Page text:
Ankylosing spondylitis (AS) is a chronic inflammatory condition that can gradually limit spine motion. The purpose of this study was to see how smoking cessation impacts disease activity, psychological state, physical mobility, lung function, and quality of life in AS patients.

On 92 patients with AS, this was a longitudinal, single-blind, controlled, and observational study. The Bath Ankylosing Spondylitis Disease Activity Index (BASDAI), Bath Ankylosing Spondylitis Functional Index, Bath Ankylosing Spondylitis Metrology Index, chest expansion, Short-Form 36, and Ankylosing Spondylitis Quality of Life were also examined. Smokers (group 1 = 54) and nonsmokers (group 2 = 38) were divided into two groups. The smokers were subsequently divided into two groups: those who quit (group 1a = 17) and those who did not (group 1b = 37). Patients in groups 1a and 1b were compared in terms of baseline data and data 6 months after quitting smoking. Furthermore, the baseline data and data 6 months after smoking cessation for group 1a participants were statistically compared.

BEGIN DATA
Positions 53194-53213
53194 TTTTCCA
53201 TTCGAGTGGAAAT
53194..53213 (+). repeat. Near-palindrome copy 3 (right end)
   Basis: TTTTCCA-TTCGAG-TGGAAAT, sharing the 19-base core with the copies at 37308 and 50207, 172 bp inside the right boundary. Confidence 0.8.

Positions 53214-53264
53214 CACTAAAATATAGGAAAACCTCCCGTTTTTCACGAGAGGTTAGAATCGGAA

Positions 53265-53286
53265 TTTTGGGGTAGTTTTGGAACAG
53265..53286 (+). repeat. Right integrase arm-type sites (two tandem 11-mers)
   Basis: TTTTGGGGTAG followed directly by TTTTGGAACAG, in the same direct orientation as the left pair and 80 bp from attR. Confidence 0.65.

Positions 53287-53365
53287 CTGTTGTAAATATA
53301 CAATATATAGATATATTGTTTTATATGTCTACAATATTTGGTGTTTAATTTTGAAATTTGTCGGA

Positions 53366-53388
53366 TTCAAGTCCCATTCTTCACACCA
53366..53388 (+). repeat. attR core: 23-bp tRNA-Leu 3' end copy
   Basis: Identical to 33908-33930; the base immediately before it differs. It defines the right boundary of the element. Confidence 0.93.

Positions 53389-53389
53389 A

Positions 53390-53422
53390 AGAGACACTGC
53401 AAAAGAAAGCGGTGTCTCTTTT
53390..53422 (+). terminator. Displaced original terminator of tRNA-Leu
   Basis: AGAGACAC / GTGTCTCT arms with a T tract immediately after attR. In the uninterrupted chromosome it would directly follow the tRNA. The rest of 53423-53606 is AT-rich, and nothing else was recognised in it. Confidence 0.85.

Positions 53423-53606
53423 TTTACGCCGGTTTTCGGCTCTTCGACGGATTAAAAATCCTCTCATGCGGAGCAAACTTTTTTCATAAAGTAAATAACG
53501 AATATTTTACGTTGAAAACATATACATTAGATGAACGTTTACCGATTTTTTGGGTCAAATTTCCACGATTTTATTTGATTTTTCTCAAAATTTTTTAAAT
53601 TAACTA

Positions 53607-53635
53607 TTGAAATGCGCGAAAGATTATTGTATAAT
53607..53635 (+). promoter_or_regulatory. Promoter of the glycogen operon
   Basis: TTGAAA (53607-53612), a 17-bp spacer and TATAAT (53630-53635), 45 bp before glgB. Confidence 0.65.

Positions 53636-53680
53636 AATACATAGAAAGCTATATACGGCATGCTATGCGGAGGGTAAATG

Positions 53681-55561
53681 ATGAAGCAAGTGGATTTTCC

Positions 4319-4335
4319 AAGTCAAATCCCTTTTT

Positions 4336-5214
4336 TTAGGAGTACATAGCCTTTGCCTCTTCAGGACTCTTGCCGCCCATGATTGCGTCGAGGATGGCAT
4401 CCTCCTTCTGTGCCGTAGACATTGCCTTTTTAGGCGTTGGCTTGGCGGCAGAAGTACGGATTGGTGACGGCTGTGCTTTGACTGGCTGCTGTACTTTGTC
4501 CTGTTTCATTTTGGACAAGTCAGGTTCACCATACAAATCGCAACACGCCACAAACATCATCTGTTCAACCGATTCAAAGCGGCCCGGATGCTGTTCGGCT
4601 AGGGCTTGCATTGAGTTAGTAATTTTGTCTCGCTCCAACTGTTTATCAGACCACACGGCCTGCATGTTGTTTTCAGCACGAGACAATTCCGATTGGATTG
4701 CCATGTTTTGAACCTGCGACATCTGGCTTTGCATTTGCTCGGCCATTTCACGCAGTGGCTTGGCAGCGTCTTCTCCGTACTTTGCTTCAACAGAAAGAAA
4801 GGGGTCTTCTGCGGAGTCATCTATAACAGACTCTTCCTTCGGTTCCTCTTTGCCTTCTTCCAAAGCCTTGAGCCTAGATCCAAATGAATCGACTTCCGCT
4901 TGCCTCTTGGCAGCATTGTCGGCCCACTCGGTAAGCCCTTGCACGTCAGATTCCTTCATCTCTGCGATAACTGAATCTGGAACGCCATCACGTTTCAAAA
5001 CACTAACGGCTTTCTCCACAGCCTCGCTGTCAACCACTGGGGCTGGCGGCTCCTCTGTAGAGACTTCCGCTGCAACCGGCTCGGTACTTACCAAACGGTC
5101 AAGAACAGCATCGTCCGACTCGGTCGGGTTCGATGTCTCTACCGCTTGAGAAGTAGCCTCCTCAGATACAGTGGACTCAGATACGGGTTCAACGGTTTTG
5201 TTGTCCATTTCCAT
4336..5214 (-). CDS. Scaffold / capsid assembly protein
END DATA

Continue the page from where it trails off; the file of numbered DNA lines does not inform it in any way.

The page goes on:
With the exception of BASDAI, there was no statistically substantial distinction between 1a and 1b at 6 months in terms of the examined parameters. The Bath Ankylosing Spondylitis Disease Activity Index in group 1a was substantially lower than that in group 1b (p = 0.02). BASDAI (p = 0.001), Bath Ankylosing Spondylitis Functional Index (p = 0.001), chest expansion (p = 0.001), ankylosing spondylitis quality of life (p = 0.003), and subparameters physical function (p = 0.015), physical role strength (p = 0.05), power/live/vitality (p = 0.025), social functioning (p = 0.039), pain (p = 0.036). Short-Form 36 measured general health perception (p = 0.05), forced expiratory volume in the first second (p = 0.003), and forced vital capacity (p = 0.007).

In patients with AS who quit smoking, the researchers saw significant improvements in disease activity, physical mobility, and quality of life.